The earliest speculative residences to be constructed were designed by Thomas Minot T. Clark, a Boston architect and former associate of the influential architect Henry Hobson Richardson. On the west side of St. Nicholas Avenue, between th and th Streets, Clark planned four houses for the builder William Thompson, of which three were built, and two survive at and St. These imposing facades were faced with rugged Manhattan schist, yellow terra cotta, and wood shingles. Each residence featured picturesque massing, including domed or conical turrets, curved bays, straight and box stoops, as well as steep chimneys with elaborate molded brickwork.
During the late s, development patterns became more complex and ambitious, attracting seasoned speculators who assembled larger lots for more lucrative residential projects. In contrast to the Hamilton Heights Historic District and Extension, where much of the development during this period was controlled by restrictive covenants imposed by William H. In front they were set back from the sidewalk only enough to accommodate a straight or box stoop above a raised basement.
A ground floor entrance, which was convenient for deliveries, was located beneath the stoop. At the rear of this floor was the kitchen which opened to the garden. Front and back parlors were located on the first floor, with family bedrooms and bathrooms above. Most rowhouses were built to the side lot line, sharing party walls with adjacent houses.
This strategy saved space and lowered building costs so that the cost of a single unit in a large row was lower than that of a free-standing house with the same dimensions and materials. Most were constructed with load-bearing walls clad in various materials of contrasting color and texture, including brick in various shades, brownstone, limestone, and terra cotta.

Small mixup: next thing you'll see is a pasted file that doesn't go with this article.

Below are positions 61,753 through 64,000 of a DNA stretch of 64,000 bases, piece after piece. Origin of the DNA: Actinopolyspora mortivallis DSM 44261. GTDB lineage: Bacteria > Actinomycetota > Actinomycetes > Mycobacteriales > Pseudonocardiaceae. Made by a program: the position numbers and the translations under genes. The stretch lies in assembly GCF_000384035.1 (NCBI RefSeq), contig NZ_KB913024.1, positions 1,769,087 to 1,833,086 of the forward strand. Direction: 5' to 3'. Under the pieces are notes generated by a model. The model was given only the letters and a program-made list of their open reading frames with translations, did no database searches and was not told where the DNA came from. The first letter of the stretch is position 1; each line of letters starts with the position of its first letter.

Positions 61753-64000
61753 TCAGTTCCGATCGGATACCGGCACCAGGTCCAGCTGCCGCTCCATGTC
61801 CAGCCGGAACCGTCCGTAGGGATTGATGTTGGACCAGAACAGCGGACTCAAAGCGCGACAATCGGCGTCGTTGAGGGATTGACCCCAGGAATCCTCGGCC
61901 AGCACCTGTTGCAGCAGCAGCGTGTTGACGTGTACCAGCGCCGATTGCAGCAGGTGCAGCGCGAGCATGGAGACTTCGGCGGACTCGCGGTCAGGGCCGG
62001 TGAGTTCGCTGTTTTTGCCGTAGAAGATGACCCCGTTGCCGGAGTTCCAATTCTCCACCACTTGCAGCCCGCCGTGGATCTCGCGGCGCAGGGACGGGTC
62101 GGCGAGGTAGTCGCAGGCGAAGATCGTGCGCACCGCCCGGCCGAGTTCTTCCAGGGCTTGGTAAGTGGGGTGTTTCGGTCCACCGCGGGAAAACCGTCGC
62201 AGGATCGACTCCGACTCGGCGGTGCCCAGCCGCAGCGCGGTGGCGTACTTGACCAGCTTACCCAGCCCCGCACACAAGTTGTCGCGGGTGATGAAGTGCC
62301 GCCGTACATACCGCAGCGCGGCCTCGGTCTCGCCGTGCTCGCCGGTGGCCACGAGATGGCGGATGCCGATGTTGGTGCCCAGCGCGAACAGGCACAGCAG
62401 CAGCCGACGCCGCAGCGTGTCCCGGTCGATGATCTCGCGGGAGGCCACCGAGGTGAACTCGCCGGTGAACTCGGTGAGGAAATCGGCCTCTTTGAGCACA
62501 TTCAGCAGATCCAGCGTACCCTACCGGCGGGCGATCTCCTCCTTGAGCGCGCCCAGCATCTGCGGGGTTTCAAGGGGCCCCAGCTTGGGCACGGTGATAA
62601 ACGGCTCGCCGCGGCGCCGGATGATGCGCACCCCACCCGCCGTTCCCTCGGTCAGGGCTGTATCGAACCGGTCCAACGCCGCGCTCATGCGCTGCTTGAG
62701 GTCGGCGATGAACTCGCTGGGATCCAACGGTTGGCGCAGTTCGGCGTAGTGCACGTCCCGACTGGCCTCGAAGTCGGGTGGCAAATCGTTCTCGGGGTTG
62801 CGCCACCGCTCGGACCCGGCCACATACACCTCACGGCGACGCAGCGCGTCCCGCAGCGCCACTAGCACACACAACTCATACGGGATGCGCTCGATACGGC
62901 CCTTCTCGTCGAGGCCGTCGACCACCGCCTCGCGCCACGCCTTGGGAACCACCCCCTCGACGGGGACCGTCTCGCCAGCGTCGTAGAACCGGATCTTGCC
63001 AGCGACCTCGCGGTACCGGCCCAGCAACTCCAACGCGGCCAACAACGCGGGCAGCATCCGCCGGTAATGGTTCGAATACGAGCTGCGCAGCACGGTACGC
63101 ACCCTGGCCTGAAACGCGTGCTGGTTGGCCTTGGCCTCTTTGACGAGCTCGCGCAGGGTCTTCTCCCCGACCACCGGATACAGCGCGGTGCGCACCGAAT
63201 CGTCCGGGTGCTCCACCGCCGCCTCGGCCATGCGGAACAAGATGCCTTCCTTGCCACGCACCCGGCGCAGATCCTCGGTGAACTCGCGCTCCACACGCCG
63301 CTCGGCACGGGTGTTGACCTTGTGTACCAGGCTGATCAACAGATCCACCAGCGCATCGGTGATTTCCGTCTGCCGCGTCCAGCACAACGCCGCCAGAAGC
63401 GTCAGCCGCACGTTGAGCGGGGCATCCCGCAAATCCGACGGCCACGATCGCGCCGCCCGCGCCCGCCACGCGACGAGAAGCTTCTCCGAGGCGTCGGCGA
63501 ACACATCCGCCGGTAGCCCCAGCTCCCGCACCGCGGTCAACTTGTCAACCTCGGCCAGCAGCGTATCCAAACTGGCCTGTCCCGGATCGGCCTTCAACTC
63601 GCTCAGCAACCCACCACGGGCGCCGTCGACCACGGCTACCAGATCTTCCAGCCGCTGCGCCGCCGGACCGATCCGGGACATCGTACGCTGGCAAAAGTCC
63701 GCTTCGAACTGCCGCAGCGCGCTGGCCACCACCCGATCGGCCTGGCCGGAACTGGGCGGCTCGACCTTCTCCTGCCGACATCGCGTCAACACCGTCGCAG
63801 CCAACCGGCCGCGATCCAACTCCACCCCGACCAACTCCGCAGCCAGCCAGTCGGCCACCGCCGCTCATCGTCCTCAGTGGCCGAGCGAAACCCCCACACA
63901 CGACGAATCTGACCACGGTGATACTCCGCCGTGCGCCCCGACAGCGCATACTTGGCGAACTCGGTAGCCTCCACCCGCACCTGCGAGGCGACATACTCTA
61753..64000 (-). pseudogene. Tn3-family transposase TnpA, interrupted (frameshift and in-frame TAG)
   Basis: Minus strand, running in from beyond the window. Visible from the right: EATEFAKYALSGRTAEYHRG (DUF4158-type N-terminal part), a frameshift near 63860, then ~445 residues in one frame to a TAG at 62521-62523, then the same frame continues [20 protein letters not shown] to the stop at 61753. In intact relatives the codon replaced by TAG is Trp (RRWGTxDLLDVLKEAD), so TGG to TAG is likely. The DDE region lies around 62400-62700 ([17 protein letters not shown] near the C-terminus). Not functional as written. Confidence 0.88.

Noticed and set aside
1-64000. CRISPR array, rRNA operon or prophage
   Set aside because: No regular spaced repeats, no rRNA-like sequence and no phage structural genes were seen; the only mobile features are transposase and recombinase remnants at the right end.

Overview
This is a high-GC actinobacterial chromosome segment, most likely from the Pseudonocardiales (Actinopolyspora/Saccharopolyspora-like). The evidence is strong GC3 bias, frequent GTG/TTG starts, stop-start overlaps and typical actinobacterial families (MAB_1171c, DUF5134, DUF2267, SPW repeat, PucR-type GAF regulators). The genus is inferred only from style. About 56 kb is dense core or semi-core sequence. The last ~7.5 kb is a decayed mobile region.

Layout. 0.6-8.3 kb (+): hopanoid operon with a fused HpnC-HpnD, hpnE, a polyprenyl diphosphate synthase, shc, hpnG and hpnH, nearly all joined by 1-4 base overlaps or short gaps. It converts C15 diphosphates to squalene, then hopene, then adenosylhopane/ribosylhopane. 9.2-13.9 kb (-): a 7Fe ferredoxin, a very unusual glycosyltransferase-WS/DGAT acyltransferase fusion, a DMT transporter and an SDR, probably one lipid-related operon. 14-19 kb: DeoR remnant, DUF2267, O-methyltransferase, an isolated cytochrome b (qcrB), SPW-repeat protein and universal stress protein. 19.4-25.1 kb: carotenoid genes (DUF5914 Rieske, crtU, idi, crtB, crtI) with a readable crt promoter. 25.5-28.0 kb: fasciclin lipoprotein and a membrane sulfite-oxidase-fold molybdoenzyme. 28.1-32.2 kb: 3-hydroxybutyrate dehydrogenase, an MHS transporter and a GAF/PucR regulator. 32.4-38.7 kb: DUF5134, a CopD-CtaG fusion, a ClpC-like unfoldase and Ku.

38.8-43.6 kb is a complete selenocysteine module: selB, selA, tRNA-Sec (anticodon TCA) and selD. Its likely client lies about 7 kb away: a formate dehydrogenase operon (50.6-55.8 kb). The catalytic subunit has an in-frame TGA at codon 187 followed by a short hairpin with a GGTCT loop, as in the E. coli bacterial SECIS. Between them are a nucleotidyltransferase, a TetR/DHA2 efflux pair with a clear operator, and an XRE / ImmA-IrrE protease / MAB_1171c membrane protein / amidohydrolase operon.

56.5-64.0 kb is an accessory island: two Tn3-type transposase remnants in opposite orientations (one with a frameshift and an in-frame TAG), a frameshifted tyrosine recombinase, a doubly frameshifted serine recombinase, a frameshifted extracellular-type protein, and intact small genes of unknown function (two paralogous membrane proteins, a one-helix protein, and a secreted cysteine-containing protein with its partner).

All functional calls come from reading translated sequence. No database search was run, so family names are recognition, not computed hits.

Speculative builders favored St. Nicholas Avenue for several reasons. Of the various streets in the neighborhood, it had greater width, was better known, and was conveniently located for residents traveling to and from the elevated railroad station at Eighth Avenue and th Street. Among these developers was George Daiker who built St. Nicholas Avenue in and St. Nicholas Avenue in The later and more elaborate project is one of the most impressive rows in the district, consisting of seven rock-faced limestone-fronted houses designed by A.
Jennings in the Romanesque Revival style. The towered end houses were built with. The residences had many attractive features, such as carved reliefs around the entrances, stained glass transoms, marble vestibules, as well as views from the rear yards and windows across central Harlem toward the Bronx and Long Island.
The flourishing neighborhood also offered opportunities to lesser-known architects. Rowhouse construction continued throughout the s, spreading west from St. Nicholas Avenue, across th and th Streets, and to the north. One of the most ambitious groups is located at 18 West th Street. Consisting of nine three-story houses, this Romanesque Revival style row is one of the longest in the district.